Even getting into the discussion would be pretty impressiveMike Spofford
Andrew from Knoxville, TN
So can we expect a Prospect Primer on Johnny Przybylski from Little Chute?
Of the endless Johnny P. follow-ups submitted, this was the best. Great effort by all. And yeah, the video crew is on it.
Brandon from Summerville, SC
Well, the schedule-makers were right after all in regard to the game for the winningest record. It's just 11 weeks later than we all expected. It wouldn't feel right if it's anyone but 12 out there to get it for us though...
Funny how things work out sometimes. But Aaron Rodgers is planning to play.
Dan from Algonquin, IL
Hi Mike, the Bears are not unlike the Eagles on offense in that they have a dangerous running QB and a solid RB tandem. The biggest difference is Hurts is a better passer than Fields. Should the Packers dare Fields to beat them with his arm and trust the DBs? What's the best scheme to accomplish this? Load the box and have Quay Walker as the spy?
We'll see if De'Vondre Campbell is back this week because he could be another spy option. I don't care schematically how you accomplish it, but you have to make Fields throw the ball (assuming he's healthy enough to play). That's the bottom line. Make him throw it.
Chuck from Richfield, WI
Every team has tough seasons. Ask the Lions. The Pack won four games respectively in each of the past 17 years since 1954 (1971, 1988, 2005, YTD). Let's break the "cicada curse" vs. Bears this week for our fifth win and become the winningest all-time NFL franchise! I noticed that rookies named McGee, Brockington, Sharpe, Rodgers and Collins played on those aforementioned teams. Am I wrong to envision that Mr. Watson has that kind of potential?
Glad to hear we can blame the cicadas at least. The Packers have had 14 rookies make the PFWA All-Rookie Team since Collins in '05, but only two have been offensive perimeter players - Greg Jennings ('06) and Eddie Lacy ('13). Given how his season started and all the missed playing time along the way, even getting into the discussion would be pretty impressive for Watson.
Matt from Gastonia, NC
Mike White! Now that was funny!
Wes was rather proud of that one.
Keith from Dodgeville, WI
How does Fields compare to the speed of Jalen Hurts?
Fields is much faster and shiftier than Hurts. Not as powerful, but no less difficult to corral.
Tom from Cambridge, MA
For me, one of the bright spots of the season has been watching Quay Walker play spy. His combination of discipline (Bills game notwithstanding), reaction time and closing speed truly bode well for his future. In Philly it seemed almost like he wasn't there. Was he not spying on Hurts, did he have an off night or is Hurts really *that* hard to stop?
I think for Walker that game was emblematic of what has been an up-and-down rookie season, more up than down. To me, it looked like he took some poor angles and lost track of his tackling fundamentals (he wasn't alone there). What I like best about Walker is when he's had some rough moments, he's bounced back right away the next week. I look for that again.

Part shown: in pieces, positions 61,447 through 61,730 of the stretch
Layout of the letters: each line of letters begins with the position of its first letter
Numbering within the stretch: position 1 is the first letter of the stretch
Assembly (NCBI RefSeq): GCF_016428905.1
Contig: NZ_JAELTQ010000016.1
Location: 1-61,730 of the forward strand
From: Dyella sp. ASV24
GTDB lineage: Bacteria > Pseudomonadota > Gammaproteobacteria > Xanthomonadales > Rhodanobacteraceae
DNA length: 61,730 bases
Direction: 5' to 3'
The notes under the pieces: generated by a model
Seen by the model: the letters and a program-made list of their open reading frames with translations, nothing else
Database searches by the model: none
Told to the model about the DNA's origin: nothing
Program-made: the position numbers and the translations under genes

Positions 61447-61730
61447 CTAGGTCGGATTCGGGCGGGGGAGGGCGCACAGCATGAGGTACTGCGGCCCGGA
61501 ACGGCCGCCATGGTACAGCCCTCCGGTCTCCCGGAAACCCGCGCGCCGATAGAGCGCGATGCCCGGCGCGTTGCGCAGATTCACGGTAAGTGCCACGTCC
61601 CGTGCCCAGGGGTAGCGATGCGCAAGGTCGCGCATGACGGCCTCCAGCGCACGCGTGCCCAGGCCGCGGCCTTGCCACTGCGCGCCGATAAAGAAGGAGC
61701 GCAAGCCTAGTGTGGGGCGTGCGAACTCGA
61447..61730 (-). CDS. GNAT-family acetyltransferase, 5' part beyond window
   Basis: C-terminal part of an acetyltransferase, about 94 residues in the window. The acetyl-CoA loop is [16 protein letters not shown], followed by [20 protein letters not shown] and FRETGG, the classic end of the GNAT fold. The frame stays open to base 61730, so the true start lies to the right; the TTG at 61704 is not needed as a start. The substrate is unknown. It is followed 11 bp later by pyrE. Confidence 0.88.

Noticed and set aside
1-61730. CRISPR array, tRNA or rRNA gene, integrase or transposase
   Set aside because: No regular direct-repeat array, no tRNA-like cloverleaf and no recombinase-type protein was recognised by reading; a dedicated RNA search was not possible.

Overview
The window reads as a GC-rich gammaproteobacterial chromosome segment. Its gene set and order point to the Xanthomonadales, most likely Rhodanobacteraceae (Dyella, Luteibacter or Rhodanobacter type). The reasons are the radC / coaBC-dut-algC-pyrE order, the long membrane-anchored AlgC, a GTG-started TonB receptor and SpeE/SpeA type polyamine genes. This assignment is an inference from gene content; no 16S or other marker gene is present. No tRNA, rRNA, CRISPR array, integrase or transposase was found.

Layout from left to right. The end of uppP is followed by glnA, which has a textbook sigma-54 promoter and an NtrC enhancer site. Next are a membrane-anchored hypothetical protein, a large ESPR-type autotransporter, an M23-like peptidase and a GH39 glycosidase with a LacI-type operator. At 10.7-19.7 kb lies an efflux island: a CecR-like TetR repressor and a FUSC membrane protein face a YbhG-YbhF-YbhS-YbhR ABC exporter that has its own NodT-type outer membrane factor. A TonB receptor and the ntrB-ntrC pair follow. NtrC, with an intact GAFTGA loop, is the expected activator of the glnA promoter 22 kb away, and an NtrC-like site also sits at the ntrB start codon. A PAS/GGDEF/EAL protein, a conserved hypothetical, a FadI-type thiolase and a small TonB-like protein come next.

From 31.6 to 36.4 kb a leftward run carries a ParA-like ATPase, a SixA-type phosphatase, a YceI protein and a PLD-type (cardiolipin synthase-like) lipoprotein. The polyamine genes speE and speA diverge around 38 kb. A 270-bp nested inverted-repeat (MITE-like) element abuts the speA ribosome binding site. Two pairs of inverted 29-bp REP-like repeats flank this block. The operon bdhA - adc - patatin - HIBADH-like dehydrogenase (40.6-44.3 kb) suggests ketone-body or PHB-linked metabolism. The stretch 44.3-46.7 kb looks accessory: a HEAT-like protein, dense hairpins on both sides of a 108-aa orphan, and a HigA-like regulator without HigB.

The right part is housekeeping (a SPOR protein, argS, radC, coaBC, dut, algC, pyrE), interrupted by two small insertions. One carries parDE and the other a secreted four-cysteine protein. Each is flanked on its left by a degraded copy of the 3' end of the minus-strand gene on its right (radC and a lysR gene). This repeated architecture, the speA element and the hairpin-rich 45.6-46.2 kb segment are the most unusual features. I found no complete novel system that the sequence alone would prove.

Greg from Conway, SC
Greetings Spoff, is Larry stealing your homework?
Ha, I wasn't at all surprised my WYMM and his Rock Report focused on the kickoff returns. They're fun to watch and break down. Also in our positions, let's just say having fun watching special-teams film hasn't been common in recent years.
Michael from Thomson, IL
Rasul Douglas has had a forgettable season so far with ill-timed penalties and poor coverage. Was last year just a flash in the pan for him?
I think a "flash in the pan" narrative is a tad harsh for a guy who had five interceptions his first two years in the league and double-digit pass breakups twice in his first three seasons. That said, I'm sure he'd like to avoid that potential label from Packers fans by playing better down the stretch here, and moving forward eventually prove 2021 wasn't his career year. Regardless, I see him as a key piece to the future of this defense, in some capacity.
Sean from Cortland, NY
With Christian Watson's recent success I've been dying to see him and Doubs work together. Any update to Romeo's status?
Haven't heard anything lately on Romeo Doubs. He hasn't returned to practice yet. He has missed three games and wasn't placed on IR, which would have been a four-game minimum, so we'll see. I think we're all looking forward to seeing those two rookie receivers on the field at the same time.
Donna from New Auburn, WI
I understand that Aaron Rodgers is the reigning two-time MVP, and I appreciate the effort he has shown by playing through his injuries. Both he and Coach LaFleur have stated he will play against the Bears. What concerns me is the week of practice. Too many days of "did not practice" and "limited practice" hurts the team. I know Aaron Rodgers can get by with abbreviated practice but our young receivers need that practice with AR. Yes, they practice with Jordan Love but are they getting cheated?
The situation is not ideal, but the only young receiver with the first unit right now is Watson, who's made obvious progress. Rodgers also missed some Wednesday practices when Doubs was still out there, and his progress was evident as well. Collectively, injuries across the board have played a factor in the offense not getting where it needs to be sooner. That said, I think it's worth noting since the disaster in Detroit (my words), the offense has scored 30-plus points twice (including the 10 put up by Love) and had only one bad quarter - the fourth vs. Tennessee - when plays were there but a few Rodgers throws were off. Can they keep it going even as Rodgers deals with a new injury? We'll find out.
Curt from Algonquin, IL
If I can have one last word on the Philly game, am I the only one that sees a parallel to the 2007 Week 13 game in Dallas? Aaron Rodgers got a lot more playing time then than Jordan Love did this past weekend, but I came out of both games thinking the heir apparent to the future first-ballot Hall of Famer showed poise and ability.